Shares in Asia were lower on Wednesday due to epidemic concerns after drawing a four-day win streak on Wall Street.
Rising coronavirus counts in many countries are increasing the urgency to develop vaccines and treatments and discourage investors in the process.
On Tuesday, independent monitors withheld enrollment in a trial of COVID-19 antiviral drug remediesvir plus an experimental antibody therapy being developed by Eli Lilly. The company said the study was prevented by “an abundance of caution”. The newspaper said after a revelation late Monday by Johnson & Johnson, stating that a late-stage study of a potential COVID-19 vaccine study was temporarily “due to unexplained illness in a study participant.”
Meanwhile, uncertainty about the prospects for more stimulus for the economy from Washington is hovering over the markets.
“As the US case moves north in October, the market is clearly still far more susceptible to the twists and turns of vaccine development and probably still needs another fiscal injection to plug the gap at the end of the year Is lacking, ”Jingi Pan’s IG said in a comment.
Japan’s Nikkei 225 gained 0.2% to 23,645.81 on the opening loss, while Hang Seng in Hong Kong rose 0.2% to 24,608.27. South Korea’s COSPI fell 0.7% to 2,386.54 and in Australia the S&P / ASX 200 slipped 0.2% to 6,185.30. The Shanghai Composite Index lost 0.4% to close at 3,346.53.
Bank of Korea opted to keep its benchmark interest rate unchanged.
Overnight, the S&P 500 lost 0.6% to 3,511.93, returning some of its gains from a day earlier.
The Dow Jones Industrial Average fell 0.6% to 28,679.81 and the Nasdaq Composite declined 0.1% to close at 11,863.90. The Russell 2000 index of small cap shares fell 0.7% to 1,636.85.
Stocks were mostly up this month. Already the major stock index has recovered its losses from the September market. But many forces are pushing and pulling markets together.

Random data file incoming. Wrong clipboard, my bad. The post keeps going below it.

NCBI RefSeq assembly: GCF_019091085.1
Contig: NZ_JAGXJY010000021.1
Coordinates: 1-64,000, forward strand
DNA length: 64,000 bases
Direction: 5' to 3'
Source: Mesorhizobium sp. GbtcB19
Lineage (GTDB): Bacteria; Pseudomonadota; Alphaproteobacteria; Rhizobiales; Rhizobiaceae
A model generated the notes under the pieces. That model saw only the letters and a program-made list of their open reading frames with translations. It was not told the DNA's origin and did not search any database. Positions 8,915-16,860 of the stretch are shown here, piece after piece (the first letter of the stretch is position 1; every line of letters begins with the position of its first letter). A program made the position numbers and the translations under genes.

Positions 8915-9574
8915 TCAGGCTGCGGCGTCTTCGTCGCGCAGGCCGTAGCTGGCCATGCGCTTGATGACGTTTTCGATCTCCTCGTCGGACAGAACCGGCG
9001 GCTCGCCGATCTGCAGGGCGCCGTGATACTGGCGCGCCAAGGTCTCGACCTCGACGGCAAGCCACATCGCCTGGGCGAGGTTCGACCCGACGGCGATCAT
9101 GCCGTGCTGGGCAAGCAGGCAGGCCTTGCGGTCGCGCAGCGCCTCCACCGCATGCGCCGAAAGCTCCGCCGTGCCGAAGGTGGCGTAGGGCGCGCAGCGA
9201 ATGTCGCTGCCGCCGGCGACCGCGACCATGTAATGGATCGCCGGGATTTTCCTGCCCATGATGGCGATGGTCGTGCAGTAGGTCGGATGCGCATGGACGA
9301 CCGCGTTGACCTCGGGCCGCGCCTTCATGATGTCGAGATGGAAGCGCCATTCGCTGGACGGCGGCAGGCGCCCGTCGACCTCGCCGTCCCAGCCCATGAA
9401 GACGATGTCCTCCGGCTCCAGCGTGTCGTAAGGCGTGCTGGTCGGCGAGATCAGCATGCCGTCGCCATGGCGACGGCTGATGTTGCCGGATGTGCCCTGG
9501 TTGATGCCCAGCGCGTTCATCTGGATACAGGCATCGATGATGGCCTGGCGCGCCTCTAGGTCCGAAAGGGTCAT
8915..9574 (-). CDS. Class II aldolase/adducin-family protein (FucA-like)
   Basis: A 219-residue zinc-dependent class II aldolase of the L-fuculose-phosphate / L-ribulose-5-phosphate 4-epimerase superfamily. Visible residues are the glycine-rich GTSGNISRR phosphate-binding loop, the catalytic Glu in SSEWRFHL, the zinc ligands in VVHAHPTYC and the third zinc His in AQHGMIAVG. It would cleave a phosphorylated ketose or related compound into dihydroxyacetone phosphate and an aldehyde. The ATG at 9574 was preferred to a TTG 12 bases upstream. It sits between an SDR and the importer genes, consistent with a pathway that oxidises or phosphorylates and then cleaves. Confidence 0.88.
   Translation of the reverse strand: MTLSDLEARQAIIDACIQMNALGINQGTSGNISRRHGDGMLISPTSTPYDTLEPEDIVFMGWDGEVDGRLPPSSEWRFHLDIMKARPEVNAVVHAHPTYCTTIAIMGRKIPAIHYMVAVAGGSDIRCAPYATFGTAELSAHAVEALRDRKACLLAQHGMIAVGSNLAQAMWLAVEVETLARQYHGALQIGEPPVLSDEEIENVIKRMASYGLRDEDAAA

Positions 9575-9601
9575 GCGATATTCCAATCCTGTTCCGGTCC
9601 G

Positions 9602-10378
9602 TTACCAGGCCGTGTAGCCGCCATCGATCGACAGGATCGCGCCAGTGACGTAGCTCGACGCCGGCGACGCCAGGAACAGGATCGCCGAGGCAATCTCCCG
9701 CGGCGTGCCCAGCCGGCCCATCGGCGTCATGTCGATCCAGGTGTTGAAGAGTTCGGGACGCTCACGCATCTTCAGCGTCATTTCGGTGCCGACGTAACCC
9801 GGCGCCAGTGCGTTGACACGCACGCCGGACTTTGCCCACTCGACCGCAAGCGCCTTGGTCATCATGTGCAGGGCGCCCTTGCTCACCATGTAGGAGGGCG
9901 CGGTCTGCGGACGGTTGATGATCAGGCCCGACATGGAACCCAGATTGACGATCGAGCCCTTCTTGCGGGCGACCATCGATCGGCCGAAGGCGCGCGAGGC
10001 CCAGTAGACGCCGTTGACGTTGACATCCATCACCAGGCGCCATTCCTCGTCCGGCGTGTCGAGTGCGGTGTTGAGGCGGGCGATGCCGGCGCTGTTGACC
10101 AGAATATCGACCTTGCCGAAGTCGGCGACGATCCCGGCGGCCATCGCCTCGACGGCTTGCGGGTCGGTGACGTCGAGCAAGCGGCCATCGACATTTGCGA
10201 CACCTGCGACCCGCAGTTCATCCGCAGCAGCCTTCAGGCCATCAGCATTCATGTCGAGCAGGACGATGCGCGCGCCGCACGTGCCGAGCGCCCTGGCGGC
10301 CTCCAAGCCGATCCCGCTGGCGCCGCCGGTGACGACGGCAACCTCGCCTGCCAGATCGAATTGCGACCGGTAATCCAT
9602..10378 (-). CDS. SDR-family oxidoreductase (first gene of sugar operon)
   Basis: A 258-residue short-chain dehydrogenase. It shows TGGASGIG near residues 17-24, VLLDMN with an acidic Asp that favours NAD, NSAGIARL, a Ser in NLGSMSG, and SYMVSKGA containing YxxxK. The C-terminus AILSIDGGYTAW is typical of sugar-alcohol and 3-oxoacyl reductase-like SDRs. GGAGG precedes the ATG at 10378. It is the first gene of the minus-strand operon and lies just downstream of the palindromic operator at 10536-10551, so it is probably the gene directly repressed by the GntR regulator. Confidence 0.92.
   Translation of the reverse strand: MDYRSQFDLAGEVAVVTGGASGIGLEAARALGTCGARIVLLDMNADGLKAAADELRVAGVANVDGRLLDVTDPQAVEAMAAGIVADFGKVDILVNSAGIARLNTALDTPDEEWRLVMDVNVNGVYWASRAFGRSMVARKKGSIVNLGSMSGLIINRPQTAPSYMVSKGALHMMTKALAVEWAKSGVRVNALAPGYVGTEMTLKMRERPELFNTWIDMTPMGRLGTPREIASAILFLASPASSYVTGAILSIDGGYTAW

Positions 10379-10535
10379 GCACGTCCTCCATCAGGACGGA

The International Monetary Fund, in its latest update, forecast a steep decline in international growth this year as the global economy struggles to recover from the epidemic-induced recession, its worst collapse in nearly a century.
The IMF said that on Tuesday it is expected that the global economy will shrink by 4.4% in 2020. This would be the worst annual decline since the Great Depression of 1930. The world economy shrunk by about 0.1% after the disastrous 2008 financial crisis.
The scale of disruptions in hard-hit economic sectors, particularly restaurants, retail stores, and airlines, suggests that without any available vaccines and effective drugs to combat the virus, many sectors of the economy “normally have any similarities.” To face a particularly difficult path. ” , The IMF said.
Meanwhile, the prospect of another heavy dose of stimulus for the US economy seems unlikely. Senate Leader Mitch McConnell said Tuesday that he is scheduling a vote on a scale-back GOP coronavirus relief bill for Oct. 19. Democrats filmed the GOP-drafted aid bill last month and recently negotiated a major deal with House Speaker Nancy Pelosi, D. -Cleaf., Fell this past weekend. In a letter to colleagues on Tuesday, Pelosi called the White House’s latest proposal inadequate and said significant changes were needed.
Nevertheless, several companies closed the earnings season on Tuesday with better-than-expected reports. JPMorgan Chase, Johnson & Johnson, Citigroup and BlackRock all reported stronger results than analysts for the summer.
Overall, however, Wall Street is expecting another sharp drop in third-quarter profits, about 21% for the S&P 500 earnings per share from a year earlier. But if it turns out to be correct, it will not be as bad for spring as about a 32% dip, according to FactSet.
In other trading Wednesday, the yield on the 10-year Treasury was stable at 0.73%, from 0.72% late Tuesday.
Benchmark US crude fell 17 cents to $ 40.03 a barrel in electronic trading on the New York Mercantile Exchange. It rose 77 cents to $ 40.20 a barrel on Tuesday. Internationally, Crude Crude also gave a raise of 17 cents to $ 17.29.
The US dollar weakened from 105.47 yen to 105.39 Japanese yen. The euro slipped from $ 1.1748 to $ 1.1743